A Philosopher's Blog

$360 Million

Posted in Business, Ethics, Law, Philosophy, Politics by Michael LaBossiere on August 19, 2011
Various Federal Reserve Notes, c.1995. Only th...

Have you seen this lost money?

I recently heard that the US military lost about $360 million in Afghanistan. My first thought was, of course, “at least it wasn’t billions, like in Iraq.” The money was not misplaced or left in a bathroom like a wayward umbrella. Rather it seems that it ended up being funneled through whatever passes as legitimate businesses in Afghanistan into the criminal world. Some of the money seems to have ended up in the coffers of our enemies, thus continuing our long standing tradition of funding folks who are trying to harm us (yes, I am looking at you Pakistan).

Having become cynical about such matters, I was not at all surprised by this. As noted above, I actually thought that it would be more than a mere $360 million. I do try not to think about what this wasted money could do in the United States. For example, I try not to imagine that even a modest chunk of it could have helped FAMU and FSU with their budget woes. I am accustomed to the folks “in charge” throwing away money. I resent it and use my limited capabilities to rail against it, but in the end the government folks seem incapable of preventing this sort of thing.

To be fair, perhaps this is just how things work. In the United States we have modest corruption, mainly because of our laws and traditions. Some other countries lack such laws or, if they have them, they still lack a tradition of integrity. In some cases, bribery, corruption and other criminal activities are the tradition. I would like to think better of Afghanistan, but perhaps it is essentially a criminal culture-or at least the people that we have unwisely elected to do business with are part of a criminal culture. I suspect the latter over the former.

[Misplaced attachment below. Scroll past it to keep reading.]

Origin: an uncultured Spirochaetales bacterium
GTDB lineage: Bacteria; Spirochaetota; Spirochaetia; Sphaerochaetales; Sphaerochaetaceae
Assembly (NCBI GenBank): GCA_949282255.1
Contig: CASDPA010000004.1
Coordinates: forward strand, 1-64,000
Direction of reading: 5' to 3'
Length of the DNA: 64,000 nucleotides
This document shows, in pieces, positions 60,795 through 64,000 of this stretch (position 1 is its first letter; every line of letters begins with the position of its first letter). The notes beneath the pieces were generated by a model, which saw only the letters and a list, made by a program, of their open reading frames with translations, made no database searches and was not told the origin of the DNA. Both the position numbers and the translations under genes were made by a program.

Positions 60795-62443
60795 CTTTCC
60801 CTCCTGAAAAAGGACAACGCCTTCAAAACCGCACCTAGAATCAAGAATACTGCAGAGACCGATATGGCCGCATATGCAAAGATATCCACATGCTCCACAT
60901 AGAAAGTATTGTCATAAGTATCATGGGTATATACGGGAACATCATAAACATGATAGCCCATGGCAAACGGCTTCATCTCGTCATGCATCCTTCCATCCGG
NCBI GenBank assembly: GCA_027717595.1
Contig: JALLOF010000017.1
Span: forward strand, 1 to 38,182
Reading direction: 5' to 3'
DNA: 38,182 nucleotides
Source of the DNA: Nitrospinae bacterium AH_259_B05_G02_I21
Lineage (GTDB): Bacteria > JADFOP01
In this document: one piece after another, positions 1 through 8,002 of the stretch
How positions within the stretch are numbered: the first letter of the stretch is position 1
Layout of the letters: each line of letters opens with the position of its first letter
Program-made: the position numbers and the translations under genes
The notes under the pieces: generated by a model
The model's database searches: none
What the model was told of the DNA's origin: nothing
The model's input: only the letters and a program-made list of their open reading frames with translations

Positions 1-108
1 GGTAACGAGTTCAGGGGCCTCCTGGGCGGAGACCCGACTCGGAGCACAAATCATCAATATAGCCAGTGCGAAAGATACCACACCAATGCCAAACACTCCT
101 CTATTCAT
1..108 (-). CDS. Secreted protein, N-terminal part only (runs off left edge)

The United States has an unfortunate history of supporting the wrong people (like the Shah of Iran) and of failing to properly control the millions and billions that we dump in other countries. While this money is tiny compared to our massive debt, these tiny drops do add to that ocean of debt. Apparently we are also bad at learning from past mistakes and seen incapable of avoiding being duped by financial criminals-our own and those in other countries. It is, to say the least, embarrassing to read about our financial idiocy.

 

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7 Responses

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  1. Anonymous said, on August 19, 2011 at 12:39 pm

    An article I wrote was published in this month’s Marine Corps Gazette, titled: ” Counter-counterinsurgency.” It addresses some of the issues you’re talking about. I’ve been so busy with work and school, that I’ve had little time to write in my blog about what’s going on and what I experienced there. This is mostly part of the counterinsurgency mythology we’ve created and used without actually trying to prove some of the theories. There are no metrics that show giving money helps to quell insurgencies, except in very specific circumstances where you pay a guy to narc out his insurgent friends. But that’s not where most of the money is going. It’s going into development which Afghans–a country full of footpads and brigands–figure out clever ways to skim from. Afghan culture is based on deceit. If someone has time, they need to do some Google research on “Trust Index”. Successful cultures have high trust indexes–people trust that their neighbors will do right, at least most of the time. No one in Afghanistan trusts each other, and for good reason.

    Where does most of the money that insurgents use to kill American troops come from? Us. We’ve made mistakes in the past and funded people who’ve hurt us. But we stopped when we figured out the game. Some people in the State Department refuse to allow us to stop this madness.